tink_json 0.3.1

Released 2017-02-03.

To install, run:

haxelib install tink_json 0.3.1

See using Haxelib in Haxelib documentation for more information.

Current version0.3.1
StatisticsInstalled 484 times
Tags cross, json, tink


Tinkerbell JSON

This library provides a macro powered approach to JSON handling. It handles both JSON parsing and json writing, based on expected or known type respectively.


For writing, tink_json generates a writer based on the know type, that writes all known data to the resulting String.

Consider this:

var greeting = { hello: 'world', foo: 42 };
var limited:{ hello:String } = greeting;

In the above example we can see foo not showing up, because the type being serialized does not contain it.


For reading, tink_json generates a parser based on the expected type. Note that the parser is validating while parsing.


var o:{ foo: Int, bar:Array<{ flag: Bool }> } = tink.Json.parse('{ "foo": 4, "blub": false, "bar": [{ "flag": true }, { "flag": false, foo: 4 }]}');
trace(o);//{ foo: 4, bar: [{ flag: true }, { flag: false }]}

Notice how fields not mentioned in the expected type do not show up.

Non-JSON Haxe types

This library is able to represent types in JSON that don't directly map to JSON types, i.e. Map and enums.

Maps are represented as an array of key-value pairs, e.g. ['foo'=>5 , 'bar' => 3] is represented as [['foo', 5] ,['bar', 3]].


The default representation of enums is this:

enum Color {
  Rgb(a:Int, b:Int, c:Int);
  Hsv(hsv:{ hue:Float, saturation:Float, value:Float });//notice the single argument with name equal to the constructor
  Hsl(value:{ hue:Float, saturation:Float, lightness:Float });

Rgb(0, 255, 128);
Hsv({ hue: 0, saturation: 100, value: 100 });
Hsl({ hue: 0, saturation: 100, lightness: 100 });
{ "Rgb": { "a": 0, "b": 255, "c": 128}}
{ "Hsv": { "hue": 0, "saturation": 100, "value": 100 }} //object gets "inlined" because it follows the above convention
{ "Hsl": { "value: { "hue": 0, "saturation": 100, "lightness": 100 } }}

This is nice in that it is a pretty readable and close to the original.

However you may want to use enums to consume 3rd party data in a typed fashion.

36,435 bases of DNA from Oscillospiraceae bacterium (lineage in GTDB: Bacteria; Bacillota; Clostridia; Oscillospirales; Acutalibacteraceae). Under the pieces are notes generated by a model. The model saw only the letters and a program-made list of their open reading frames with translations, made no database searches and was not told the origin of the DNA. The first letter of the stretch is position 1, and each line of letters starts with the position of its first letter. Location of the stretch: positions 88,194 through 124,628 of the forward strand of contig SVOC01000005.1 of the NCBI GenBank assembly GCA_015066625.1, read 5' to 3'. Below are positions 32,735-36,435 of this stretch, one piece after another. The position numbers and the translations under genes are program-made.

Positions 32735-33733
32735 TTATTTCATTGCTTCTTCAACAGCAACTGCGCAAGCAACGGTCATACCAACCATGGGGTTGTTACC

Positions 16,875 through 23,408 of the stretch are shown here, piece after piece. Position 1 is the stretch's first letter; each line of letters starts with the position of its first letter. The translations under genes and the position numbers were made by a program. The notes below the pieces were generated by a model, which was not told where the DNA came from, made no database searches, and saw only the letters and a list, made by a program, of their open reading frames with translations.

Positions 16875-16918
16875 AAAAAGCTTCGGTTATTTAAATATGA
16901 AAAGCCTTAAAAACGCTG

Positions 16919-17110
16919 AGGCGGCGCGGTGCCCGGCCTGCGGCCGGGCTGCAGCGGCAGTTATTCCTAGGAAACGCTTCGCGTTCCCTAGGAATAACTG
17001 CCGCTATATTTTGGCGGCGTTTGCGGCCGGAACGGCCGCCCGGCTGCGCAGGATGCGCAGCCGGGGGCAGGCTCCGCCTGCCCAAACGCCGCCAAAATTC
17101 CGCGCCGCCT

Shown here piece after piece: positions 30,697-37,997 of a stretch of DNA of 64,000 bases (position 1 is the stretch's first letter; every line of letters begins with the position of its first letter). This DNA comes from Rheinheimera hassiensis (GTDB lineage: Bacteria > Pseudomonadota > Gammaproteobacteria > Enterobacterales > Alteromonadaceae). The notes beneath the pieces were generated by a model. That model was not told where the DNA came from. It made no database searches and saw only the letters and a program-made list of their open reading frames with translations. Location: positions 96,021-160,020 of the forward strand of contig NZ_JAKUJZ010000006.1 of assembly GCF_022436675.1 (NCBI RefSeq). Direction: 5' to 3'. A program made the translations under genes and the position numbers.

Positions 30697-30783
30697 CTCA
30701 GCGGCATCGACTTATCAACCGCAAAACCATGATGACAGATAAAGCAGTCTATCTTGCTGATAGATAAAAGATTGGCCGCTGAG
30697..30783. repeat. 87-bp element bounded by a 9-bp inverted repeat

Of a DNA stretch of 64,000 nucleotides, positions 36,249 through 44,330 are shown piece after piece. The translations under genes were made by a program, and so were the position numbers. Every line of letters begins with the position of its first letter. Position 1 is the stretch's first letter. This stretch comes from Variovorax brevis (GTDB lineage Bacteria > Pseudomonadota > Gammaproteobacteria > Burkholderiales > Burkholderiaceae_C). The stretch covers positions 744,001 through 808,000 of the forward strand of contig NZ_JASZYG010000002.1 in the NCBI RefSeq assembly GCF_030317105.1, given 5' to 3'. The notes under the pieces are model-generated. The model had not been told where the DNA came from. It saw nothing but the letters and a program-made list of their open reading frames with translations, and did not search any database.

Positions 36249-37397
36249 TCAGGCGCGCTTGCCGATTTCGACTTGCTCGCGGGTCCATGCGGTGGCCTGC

Imagine this json:

  "type": "sword",
  "damage": 100
  "type": "shield",
  "armor": 50

You can represent it like so:

enum Item {
  @:json({ type: 'sword' }) Sword(damage:Int);
  @:json({ type: 'shield' }) Shield(armor:Int);


Dates are represented simply as floats obtained by calling getTime() on a Date.


Bytes are represented in their Base64 encoded form.

Custom Abstracts

Custom abstracts that have a from and to to a type that can be JSON encoded, will be represented as such a type.

Alternatively, you can declare implicit casts @:from and @:to for tink.json.Representation<T> where T will then be used as a representation.


import tink.json.Representation;

abstract UpperCase(String) {
  inline function new(v) this = v;
  @:to function toRepresentation():Representation<String> 
    return new Representation(this);
  @:from static function ofRepresentation(rep:Representation<String>)
    return new UpperCase(rep.get());
  @:from static function ofString(s:String)
    return new UpperCase(s.toUpperCase());

Notice how strings used as JSON representation are treated differently from ordinary strings.


Here are the benchmark results of the current state of this library:

platformwrite speedupread speedup

While the numbers for writing look great, reading obviously could use some more optimization. On static platforms performance can be further increased by allowing to parse/stringify class instances, as accessing fields on instances is significantly faster. Particularly on Python and JavaScript it is clear that the native functionality needs to be used, ideally using object_hook/reviver to perform on-the-fly transformation.


Using tink_json adds a lot more safety to your application. You get a validating parser for free. You get compile time errors if you try to parse or write values that cannot be represented in JSON. At the same time the range of things you can represent is expanded considerably. Also, you get full control over what gets parsed and written, meaning that you don't have to waste memory parsing parts of data you don't intend to use and also you won't have fields written that you know nothing about. If you are working with an object store such as MongoDB, then data parsed with tink_json is safe to insert into the database (in the sense that it will not be malformed) and data serialized with tink_json will not leak internal database fields, provided it is omitted in the type that is being serialized.


The most important thing to be aware of though is that roundtripping JSON through tink_json will discard all the things it does not know about. So if you want to load some JSON, modify a field and then write the JSON back, this library will cause data elimination. This may be a good way to get rid of stale data, but also an awesome way to shoot someone else (relying on the data you don't know about) in the foot. You have been warned.

This library generates quite a lot of code. The overhead is reasonable, but if you use it to parse complex data structures only to access very few values, you might find it too high. OTOH hand if you reduce the type declaration to the bits you need, only the necessary code is generated and also all the noise is discarded while parsing, resulting in better overall performance.